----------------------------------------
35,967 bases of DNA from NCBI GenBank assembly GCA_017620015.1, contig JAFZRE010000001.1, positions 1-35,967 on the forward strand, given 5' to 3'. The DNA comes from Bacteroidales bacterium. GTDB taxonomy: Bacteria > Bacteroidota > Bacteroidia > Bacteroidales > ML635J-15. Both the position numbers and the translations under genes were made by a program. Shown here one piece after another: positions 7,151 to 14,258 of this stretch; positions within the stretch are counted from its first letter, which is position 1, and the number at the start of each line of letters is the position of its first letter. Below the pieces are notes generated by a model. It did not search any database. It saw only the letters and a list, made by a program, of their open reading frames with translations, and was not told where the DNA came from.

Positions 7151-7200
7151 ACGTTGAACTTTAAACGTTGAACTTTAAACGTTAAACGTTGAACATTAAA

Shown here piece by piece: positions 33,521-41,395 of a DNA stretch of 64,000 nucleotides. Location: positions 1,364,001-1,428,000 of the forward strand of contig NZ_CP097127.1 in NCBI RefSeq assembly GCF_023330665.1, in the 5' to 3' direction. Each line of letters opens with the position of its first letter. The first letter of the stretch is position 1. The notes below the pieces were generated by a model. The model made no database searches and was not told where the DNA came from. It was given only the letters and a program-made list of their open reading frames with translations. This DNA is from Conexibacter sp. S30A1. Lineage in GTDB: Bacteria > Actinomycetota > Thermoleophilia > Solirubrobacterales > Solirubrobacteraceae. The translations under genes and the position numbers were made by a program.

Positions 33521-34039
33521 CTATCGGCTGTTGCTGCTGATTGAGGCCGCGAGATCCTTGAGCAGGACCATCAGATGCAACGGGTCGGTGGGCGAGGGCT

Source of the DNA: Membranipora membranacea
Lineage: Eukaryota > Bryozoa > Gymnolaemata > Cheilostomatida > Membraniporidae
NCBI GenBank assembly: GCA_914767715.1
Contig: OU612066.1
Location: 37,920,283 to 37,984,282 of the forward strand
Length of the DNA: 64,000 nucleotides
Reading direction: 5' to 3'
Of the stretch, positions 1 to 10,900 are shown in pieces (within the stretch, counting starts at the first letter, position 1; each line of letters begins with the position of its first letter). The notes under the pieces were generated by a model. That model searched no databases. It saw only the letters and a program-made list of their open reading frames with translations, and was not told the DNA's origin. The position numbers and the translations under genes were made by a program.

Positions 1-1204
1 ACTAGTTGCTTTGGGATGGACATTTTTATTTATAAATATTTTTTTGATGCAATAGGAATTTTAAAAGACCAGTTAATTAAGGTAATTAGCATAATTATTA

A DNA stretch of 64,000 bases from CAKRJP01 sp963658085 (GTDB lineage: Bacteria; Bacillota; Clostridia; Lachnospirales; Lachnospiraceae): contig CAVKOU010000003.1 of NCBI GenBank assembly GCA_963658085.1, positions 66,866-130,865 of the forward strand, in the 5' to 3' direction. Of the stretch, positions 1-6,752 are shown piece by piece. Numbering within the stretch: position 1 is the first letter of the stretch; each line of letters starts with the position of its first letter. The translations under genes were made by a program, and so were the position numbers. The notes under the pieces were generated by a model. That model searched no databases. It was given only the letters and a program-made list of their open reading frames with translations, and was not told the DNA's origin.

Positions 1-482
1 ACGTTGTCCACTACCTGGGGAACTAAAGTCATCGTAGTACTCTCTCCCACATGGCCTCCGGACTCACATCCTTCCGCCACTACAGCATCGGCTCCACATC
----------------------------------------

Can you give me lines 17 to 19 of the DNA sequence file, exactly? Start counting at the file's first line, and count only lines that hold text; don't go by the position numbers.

A DNA stretch of 64,000 bases from CAKRJP01 sp963658085 (GTDB lineage: Bacteria; Bacillota; Clostridia; Lachnospirales; Lachnospiraceae): contig CAVKOU010000003.1 of NCBI GenBank assembly GCA_963658085.1, positions 66,866-130,865 of the forward strand, in the 5' to 3' direction. Of the stretch, positions 1-6,752 are shown piece by piece. Numbering within the stretch: position 1 is the first letter of the stretch; each line of letters starts with the position of its first letter. The translations under genes were made by a program, and so were the position numbers. The notes under the pieces were generated by a model. That model searched no databases. It was given only the letters and a program-made list of their open reading frames with translations, and was not told the DNA's origin.

Positions 1-482
1 ACGTTGTCCACTACCTGGGGAACTAAAGTCATCGTAGTACTCTCTCCCACATGGCCTCCGGACTCACATCCTTCCGCCACTACAGCATCGGCTCCACATC